Then mix the glass with the soil sample thoroughly and let it stand for a few minutes. Take a T-shirt, coffee filter or cloth handkerchief, filter the soil from the water and squeeze the soil in a handkerchief or T-shirt and mix the solution again.

Since we added 120 ml of distilled water to the glass and the dilution is three drops of indicator solution per 10 ml of control liquid, we reach 40 drops of indicator solution, which we add to the glass and mix thoroughly again. After a while, the water in the glass starts to color and we compare the resulting color again with the color legend, which was part of the pH tester.

Measurement using electrical pH meters

In this case, we distinguish between pH meters, which are for measuring water, and pH meters, for measuring soil, which are the most accurate. 

When using pH meters to measure water, we proceed very similarly to that of liquid pH testers. Put a control sample of the soil in a glass, add distilled water, let it sit, filter and measure the liquid. The resulting value will be with a maximum deviation of 0.1, for more accurate pH meters for water measurement 0.01.

For pH meters for soil measurement, the values are the most accurate, as no medium is used here - in our case distilled water, which could change the values. In any case, when measuring soil with pH testers and pH meters for water measurement, always try to keep a 1: 1 ratio of distilled water and measured soil to make the values as accurate as possible.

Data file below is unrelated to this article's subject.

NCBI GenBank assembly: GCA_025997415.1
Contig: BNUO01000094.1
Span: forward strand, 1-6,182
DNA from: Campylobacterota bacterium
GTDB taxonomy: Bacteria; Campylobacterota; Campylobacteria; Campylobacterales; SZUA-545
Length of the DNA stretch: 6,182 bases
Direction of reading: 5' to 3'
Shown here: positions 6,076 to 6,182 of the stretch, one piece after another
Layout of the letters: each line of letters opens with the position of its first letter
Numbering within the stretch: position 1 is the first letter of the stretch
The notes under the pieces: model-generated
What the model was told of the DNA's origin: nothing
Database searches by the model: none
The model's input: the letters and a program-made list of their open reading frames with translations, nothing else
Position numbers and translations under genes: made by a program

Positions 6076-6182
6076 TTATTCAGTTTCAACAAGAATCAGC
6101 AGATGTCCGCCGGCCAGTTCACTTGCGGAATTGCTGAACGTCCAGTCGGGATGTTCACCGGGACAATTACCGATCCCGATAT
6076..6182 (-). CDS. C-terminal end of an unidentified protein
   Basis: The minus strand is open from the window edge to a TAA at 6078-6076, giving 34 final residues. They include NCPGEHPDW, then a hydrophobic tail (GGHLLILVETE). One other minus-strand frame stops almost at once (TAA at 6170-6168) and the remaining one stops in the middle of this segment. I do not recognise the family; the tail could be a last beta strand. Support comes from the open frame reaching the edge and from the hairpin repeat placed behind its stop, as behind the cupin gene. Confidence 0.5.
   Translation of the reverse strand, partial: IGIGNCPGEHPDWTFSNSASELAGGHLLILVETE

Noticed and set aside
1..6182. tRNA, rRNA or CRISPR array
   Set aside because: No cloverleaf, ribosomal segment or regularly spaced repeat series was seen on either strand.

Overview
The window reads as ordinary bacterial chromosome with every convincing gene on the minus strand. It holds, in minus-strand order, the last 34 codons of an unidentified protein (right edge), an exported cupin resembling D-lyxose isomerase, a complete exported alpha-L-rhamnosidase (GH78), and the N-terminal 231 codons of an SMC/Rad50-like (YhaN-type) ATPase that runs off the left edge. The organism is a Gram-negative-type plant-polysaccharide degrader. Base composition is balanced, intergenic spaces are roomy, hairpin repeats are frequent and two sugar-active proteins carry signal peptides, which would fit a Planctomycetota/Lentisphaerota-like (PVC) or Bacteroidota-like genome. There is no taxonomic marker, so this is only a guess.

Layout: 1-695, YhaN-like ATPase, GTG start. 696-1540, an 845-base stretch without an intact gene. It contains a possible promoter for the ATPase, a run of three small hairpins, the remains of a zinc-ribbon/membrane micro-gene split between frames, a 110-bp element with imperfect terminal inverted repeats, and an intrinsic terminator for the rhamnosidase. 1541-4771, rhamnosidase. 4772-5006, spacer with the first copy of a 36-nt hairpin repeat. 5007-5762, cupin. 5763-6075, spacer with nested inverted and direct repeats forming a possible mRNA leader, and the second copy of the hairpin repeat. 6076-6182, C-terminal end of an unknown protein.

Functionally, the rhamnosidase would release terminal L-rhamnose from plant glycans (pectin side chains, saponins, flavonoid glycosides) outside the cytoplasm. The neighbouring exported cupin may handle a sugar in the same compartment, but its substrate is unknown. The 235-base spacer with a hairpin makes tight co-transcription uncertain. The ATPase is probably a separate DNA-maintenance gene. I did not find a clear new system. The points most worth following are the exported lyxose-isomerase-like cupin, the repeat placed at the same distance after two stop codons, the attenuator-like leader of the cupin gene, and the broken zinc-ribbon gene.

Keep in mind that the values measured with pH meters for water measurement are always indicative only, and you can only measure the exact pH of the soil using a pH meter designed directly for the soil. 

The measurement with these pH meters is also the fastest and takes place by inserting the probe of the pH meter into the soil and the exact value will appear on the display after a while. However, these pH meters are relatively expensive and not so often used, but if you want to have a clear conscience or become a true professional in the field, I highly recommend them. 

On the other hand, if you don't want to worry about the pH of the soil in your garden, field or growing box, I recommend buying a quality substrate from a growshop, which always has values precisely adjusted for growing cannabis.

Either way, I wish everyone the pH of the soil at the best levels, guerrilla growers the right choice of place and everyone else well-being and a smile on their face ☺

"If you decide or are forced to buy substrates at a hobby market, always look at the back of the package for the pH value"

"Keep in mind that the values measured with pH meters for water measurement are always indicative only"